The Ancients and Astronomy

Man figuring out his place in the cosmos represents a stunning triumph of imagination and ingenuity. What the ancient Greeks were able to accomplish over 2000 years ago with nothing more than their mental acuity puts civilization’s stunning progress into perspective. How could we, the descendants of such brilliant ancestors, not go on and accomplish the remarkable things we have done. The apple doesn’t fall far from the tree.

In this blog post, I lay out these triumphs and will seek to explain how using only observations perceptible to the naked eye, clever geometry and a fertile imagination, the ancient Greeks unlocked the door to understanding our place in the cosmos.

Size of the Earth

The journey starts with Eratosthenes of Cyene, a Greek scholar born in 276 BC. In order to fulfill his ambition of making a map of the entire world, he realized he needed to measure the circumference of the earth.

Based in Alexandria, he heard from travelers that the sun illuminated the entire bottom of the well in Syene(now Aswan, Egypt), without casting shadows at noon on the summer solstice,indicating that the sun was directly overhead. We moderns now know that Syene lies on the Tropic of Cancer ($ 23.5^\circ N $), and the sun appears directly overhead on Summer Solstice that typically falls on June 21 as shown below.

Summer Solistice

Figure 1: Summer Solistice

He then measured the angle of the shadow cast by a stick at noon on the summer solstice in Alexandria and found it made an angle of 7.2 degrees ($ \theta $ in the figure below). Note that Eratosthenes deduced this angle using a form of trigonometry as modern trigonometry had not been invented yet.

Now, all that needed to be done was measure the distance from Alexandria to Syene ($ \textbf{BI} $ in the figure below)and the problem becomes one that can be solved by simple geometry as shown below.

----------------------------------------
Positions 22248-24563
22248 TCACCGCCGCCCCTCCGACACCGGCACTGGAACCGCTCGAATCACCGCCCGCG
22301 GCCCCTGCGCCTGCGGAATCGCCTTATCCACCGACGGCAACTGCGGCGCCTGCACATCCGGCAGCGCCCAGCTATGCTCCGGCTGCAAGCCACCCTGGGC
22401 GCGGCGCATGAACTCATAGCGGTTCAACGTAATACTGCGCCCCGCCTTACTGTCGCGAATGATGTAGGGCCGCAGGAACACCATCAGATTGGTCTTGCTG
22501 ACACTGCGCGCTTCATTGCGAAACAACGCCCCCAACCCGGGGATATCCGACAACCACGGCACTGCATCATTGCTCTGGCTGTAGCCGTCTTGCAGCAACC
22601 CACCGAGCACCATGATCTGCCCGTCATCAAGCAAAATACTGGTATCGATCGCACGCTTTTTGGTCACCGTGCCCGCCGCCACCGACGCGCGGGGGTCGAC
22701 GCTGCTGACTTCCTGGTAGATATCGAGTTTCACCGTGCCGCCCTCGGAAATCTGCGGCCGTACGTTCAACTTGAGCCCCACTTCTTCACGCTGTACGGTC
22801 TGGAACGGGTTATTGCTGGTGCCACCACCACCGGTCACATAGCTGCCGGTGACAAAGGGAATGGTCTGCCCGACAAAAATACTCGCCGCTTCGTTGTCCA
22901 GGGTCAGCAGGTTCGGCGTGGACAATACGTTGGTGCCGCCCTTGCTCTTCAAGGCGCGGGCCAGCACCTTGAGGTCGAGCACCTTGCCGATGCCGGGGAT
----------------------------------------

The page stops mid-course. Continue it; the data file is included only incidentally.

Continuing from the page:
Measuring the circumference of the earth

Figure 2: Measuring the circumference of the earth

Given the arc $ \textbf{BI} $ subtends an angle $ \theta $ and the circumference of the circle $ \textbf{C} $ subtends an angle $ 360^\circ $ at the center, the circumference of the circle $ \textbf{C} $

$$ \textbf{C} = \frac{360 \times BI}{\theta} $$

Eratosthenes hired professional surveyors to measure the distance between the two cities by walking equal length steps. They found this distance to be 5,000 stadia which is approximately 794 km. Using the formula above he determined the circumference of the earth to be about 250,000 stadia ,approximately 39,700 km. This is remarkably close to the modern estimate of 40,000 km.

Size of the Moon

Aristarchus of Samos measured the size of the moon by making observations about the shadow cast by the earth during the lunar eclipse (shown below)

Lunar Eclipse

Figure 3: Lunar Eclipse

Aristarchus knew this happened on average twice a year and realized that the angular size of the shadow cast by the earth at a distance to the moon (The angle $ \beta $ between the purple dashed lines) can be measured by noting the difference in the position of the moon before and after the eclipse as shown below. Note the two positions of the green circle representing the moon before and after the eclipse.

The angular size of the moon (The angle $ \alpha $ between the red dotted lines) could be measured at any time and is approximately $ 0.5^\circ $.

Size of the Moon - 1

Figure 4: Size of the Moon - 1

Aristarchus calculated the ratio between these two angular sizes

$$ \frac{\beta}{\alpha} = 2.7 \ \ \ \ \ \ Eq(1)$$

Before we proceed,it is helpful to know the Observer’s Triangle Relation

Observer's Traingle Relation

Figure 5: Observer's Traingle Relation